George Boley stood in a clearing deep in a Liberian rain forest and said that he was misunderstood. "I am not a warlord," he told me in late 1994. "I don't know why they use this term to describe me."

Behind the self-styled chairman of the wildly misnamed Liberian Peace Council stood 80 soldiers. Most were teen-agers, some were as young as 9. All were armed, many were drunk. "These are professional fighting men," he said, without irony.

Mr. Boley, who holds a Ph.D. in educational administration from the University of Akron, is most assuredly a warlord, as are the other Liberian faction leaders who last week drove their country back into chaos.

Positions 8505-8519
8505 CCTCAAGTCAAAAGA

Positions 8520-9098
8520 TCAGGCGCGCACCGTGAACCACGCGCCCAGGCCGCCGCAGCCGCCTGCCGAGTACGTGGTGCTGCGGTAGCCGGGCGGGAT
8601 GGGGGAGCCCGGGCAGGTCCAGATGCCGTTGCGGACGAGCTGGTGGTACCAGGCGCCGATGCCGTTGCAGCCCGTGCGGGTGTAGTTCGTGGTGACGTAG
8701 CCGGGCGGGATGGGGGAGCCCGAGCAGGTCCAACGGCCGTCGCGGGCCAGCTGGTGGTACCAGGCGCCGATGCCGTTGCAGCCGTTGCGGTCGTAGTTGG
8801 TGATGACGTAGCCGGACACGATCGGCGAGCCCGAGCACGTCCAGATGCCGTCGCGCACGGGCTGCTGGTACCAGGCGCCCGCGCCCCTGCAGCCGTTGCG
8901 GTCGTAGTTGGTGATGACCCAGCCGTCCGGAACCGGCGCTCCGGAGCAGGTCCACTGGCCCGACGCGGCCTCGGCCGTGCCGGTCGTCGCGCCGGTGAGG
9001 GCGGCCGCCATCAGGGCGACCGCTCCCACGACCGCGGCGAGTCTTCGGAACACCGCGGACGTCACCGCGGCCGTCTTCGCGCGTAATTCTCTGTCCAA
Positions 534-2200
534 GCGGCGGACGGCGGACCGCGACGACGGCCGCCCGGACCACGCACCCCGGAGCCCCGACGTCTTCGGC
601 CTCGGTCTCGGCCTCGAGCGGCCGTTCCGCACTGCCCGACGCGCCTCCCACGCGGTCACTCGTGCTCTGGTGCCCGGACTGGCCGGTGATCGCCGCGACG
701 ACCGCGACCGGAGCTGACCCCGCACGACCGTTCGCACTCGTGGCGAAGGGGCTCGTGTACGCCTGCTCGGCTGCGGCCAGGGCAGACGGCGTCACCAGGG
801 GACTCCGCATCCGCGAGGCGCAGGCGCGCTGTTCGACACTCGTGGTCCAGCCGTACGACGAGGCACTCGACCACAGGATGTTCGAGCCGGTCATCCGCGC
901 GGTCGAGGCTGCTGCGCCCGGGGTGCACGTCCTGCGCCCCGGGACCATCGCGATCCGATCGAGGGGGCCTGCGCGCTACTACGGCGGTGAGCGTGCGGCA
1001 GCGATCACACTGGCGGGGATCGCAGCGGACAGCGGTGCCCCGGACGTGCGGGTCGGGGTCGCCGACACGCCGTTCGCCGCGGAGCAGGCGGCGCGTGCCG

Read more

We want to hear what you think about this article. Submit a letter to the editor or write to letters@theatlantic.com.